Tribune Print Share Text

Your perfect space

Riderwood design experts know how to maximize smaller home living

Created date

October 23rd, 2015
Riderwood apartment home
Riderwood apartment home

Having a stylish and comfortable home isn’t necessarily about having a ton of space. If you decide to downsize, you don’t have to sacrifice style because you’re living in a smaller home.

In fact, a good interior decorator has a few tricks up her sleeve to maximize smaller spaces and help retirees seamlessly blend treasured older furniture with new, modern pieces.

Alexis Thompson and Ed Rudock work as Custom Interiors coordinators at Rid..., the Erickson Living community in Silver Spring, Md. They help people who move to the community figure out how to make beautiful, functional homes in spaces that may be smaller than their previous houses. 

Thompson has worked at Riderwood for more than three years. She previously worked for several design firms, specializing in commercial interiors and model homes. She ran her own business in her hometown of San Diego, Calif. 

Thompson has a bachelor’s degree in interior design. She is a professional member of the American Society of Interior Designers and a Certified Aging in Place Specialist. 

Rudock has a bachelor’s degree in interior design and has worked in the design field in a number of roles, including with architects and engineers, as a designer in furniture stores, and as the owner of his own design business. He has worked for Riderwood in the past and rejoined the Custom Interiors department earlier this year.

We asked Thompson and Rudock for their best tips and insider secrets on decorating a new, smaller home for retirement. 

Q: Which pieces of furniture that you had in your house tend to fit into a smaller home when you downsize? Which ones tend to look too bulky?

Rudock: I think that some of the easier pieces to go without when downsizing are large, overstuffed recliners and chairs, which can be replaced with recliners that are slimmer and more streamlined but just as comfortable. Also, large dining room china cabinets tend to overpower smaller rooms.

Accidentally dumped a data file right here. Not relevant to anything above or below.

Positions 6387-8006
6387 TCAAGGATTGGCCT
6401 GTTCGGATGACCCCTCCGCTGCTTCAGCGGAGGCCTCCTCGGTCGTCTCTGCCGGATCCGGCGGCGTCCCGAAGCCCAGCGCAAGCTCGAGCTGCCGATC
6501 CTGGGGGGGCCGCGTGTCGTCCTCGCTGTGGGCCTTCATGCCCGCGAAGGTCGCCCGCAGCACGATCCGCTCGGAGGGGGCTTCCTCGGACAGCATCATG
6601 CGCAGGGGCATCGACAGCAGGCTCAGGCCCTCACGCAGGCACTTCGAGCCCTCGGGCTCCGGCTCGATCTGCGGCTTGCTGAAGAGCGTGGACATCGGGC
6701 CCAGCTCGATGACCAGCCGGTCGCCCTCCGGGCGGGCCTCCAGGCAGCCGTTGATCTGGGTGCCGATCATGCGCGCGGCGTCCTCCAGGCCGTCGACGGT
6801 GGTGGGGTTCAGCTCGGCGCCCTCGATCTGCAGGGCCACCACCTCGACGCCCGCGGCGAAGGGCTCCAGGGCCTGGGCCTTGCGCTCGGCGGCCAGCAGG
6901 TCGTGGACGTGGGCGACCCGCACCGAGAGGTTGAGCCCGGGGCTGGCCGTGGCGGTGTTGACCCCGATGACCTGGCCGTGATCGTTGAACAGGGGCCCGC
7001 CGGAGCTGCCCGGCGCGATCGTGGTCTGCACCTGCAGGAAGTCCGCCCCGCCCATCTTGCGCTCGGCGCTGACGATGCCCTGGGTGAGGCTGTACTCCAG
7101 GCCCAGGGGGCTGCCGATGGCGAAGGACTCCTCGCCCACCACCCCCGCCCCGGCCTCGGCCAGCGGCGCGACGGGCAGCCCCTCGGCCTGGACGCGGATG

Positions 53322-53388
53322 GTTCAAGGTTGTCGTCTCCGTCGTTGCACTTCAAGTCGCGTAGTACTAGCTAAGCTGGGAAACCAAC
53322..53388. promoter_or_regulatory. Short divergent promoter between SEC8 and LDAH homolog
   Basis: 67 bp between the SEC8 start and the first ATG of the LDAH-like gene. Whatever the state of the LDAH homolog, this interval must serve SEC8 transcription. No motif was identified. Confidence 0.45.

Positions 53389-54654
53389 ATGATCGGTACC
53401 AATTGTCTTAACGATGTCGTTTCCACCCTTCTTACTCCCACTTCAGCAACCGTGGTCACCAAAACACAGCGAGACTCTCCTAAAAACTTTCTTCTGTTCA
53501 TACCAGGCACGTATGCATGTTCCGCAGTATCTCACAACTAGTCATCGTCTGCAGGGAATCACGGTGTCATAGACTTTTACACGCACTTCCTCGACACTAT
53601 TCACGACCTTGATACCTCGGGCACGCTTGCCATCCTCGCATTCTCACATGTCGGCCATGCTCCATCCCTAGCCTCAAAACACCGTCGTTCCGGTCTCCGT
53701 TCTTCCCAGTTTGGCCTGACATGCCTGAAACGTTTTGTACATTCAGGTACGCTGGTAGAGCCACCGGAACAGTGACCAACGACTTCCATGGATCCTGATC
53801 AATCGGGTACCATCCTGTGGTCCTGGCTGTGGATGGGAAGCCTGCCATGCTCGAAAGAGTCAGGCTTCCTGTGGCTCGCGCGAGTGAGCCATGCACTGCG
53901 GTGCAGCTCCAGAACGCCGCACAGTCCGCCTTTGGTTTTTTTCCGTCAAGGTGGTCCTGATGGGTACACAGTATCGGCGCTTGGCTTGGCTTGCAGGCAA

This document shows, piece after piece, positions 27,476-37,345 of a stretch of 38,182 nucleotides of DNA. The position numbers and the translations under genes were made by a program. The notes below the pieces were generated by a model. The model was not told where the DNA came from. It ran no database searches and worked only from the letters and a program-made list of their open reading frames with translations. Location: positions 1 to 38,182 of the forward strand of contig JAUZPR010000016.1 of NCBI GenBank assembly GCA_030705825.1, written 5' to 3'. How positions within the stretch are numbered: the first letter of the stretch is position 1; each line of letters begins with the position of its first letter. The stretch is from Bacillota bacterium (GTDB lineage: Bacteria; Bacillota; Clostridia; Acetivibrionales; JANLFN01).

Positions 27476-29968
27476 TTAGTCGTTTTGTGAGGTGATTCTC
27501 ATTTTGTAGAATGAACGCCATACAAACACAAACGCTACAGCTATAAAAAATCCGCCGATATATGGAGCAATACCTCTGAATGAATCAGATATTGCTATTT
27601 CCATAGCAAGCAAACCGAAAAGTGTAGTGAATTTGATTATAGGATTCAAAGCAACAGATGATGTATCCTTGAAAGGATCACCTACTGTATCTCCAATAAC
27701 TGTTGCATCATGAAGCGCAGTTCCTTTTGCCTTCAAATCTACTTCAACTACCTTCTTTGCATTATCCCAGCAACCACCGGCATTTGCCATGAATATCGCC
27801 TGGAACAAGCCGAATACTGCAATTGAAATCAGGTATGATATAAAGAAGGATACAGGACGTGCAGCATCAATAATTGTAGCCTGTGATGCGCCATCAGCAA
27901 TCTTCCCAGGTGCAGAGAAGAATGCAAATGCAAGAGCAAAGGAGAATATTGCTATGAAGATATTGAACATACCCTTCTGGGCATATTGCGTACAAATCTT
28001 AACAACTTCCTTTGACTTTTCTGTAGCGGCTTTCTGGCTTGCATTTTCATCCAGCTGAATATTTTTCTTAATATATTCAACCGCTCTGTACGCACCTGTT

Thompson: Most bedroom furniture will work well. However, many people moving to Riderwood will want to reduce the size of their dining tables. 

Q: If entertaining is important to you and your apartment home doesn’t have as large of a living or dining room, what are some ways you can entertain in smaller spaces?

Rudock: Hosting smaller, more intimate gatherings and serving hors d’ouevres and wine rather than sit-down dinners is more manageable in smaller spaces for those who enjoy entertaining.

Thompson: We also have a private dining room available for larger parties, which can be catered by our dining services team.

Q: What are some ways to make smaller homes appear more spacious?

Rudock: Continuing finishes throughout the entire space (paint color, flooring, etc.) will help make a space feel larger, but my favorite tip is to use larger area rugs, not smaller ones. It’s a little designer trick: the illusion of space is created when the furniture sits on a rug.

Q: If you have collections of art or other items that took up a lot of space in your old house, how can you still enjoy those in a home with less space?

Rudock: Create collages of art pieces on a wall as a focal point rather than spacing pieces out like one might in a larger home. 

Q: What are some tips for making rooms multifunctional that people can use to maximize space in smaller homes? 

Thompson: The second bedroom or den is often used as a multifunctional space. Having a sofa or chair with a pullout bed or a daybed are common ways to turn a space that is used as an office into a guest bedroom when needed.

Rudock: Consider some built-in furniture like a Murphy bed, especially when there won’t be frequent guests and the room is used more as an office throughout the year.

Q: What are some good ways to mix furniture styles if you want to update your decor when you downsize but have some favorite (and possibly expensive) pieces of older furniture? 

Thompson: Bringing furnishings that are both functional and sentimental is important in making a new space feel like home. An eclectic mix of furniture can add interest to a space. One can look at the various wood tones, metal finishes, and overall styles of the pieces, and then find items like lamps or accessories that incorporate more of the same tones and style will help a space feel more cohesive.

Rudock: I always like to let those pieces be a highlight rather than try to blend them in. For instance, if the pieces that you want to keep are made of dark wood, then choose lighter woods for your new furniture or pieces that are made of other materials like metal or rattan.

Q: How do the common areas at Riderwood expand residents’ living space, even if their apartment home is smaller than their old house?

Thompson: Coming to Riderwood, residents will experience a new way of living. There are many amenities that will replace the need for so much private space. If they want to host an event or luncheon and do not have room in their apartment, they can reserve a classroom or private dining room. Bringing exercise equipment is not needed, as we have several fitness centers. Utilizing the many amenities Riderwood has to offer will essentially extend a resident’s living space.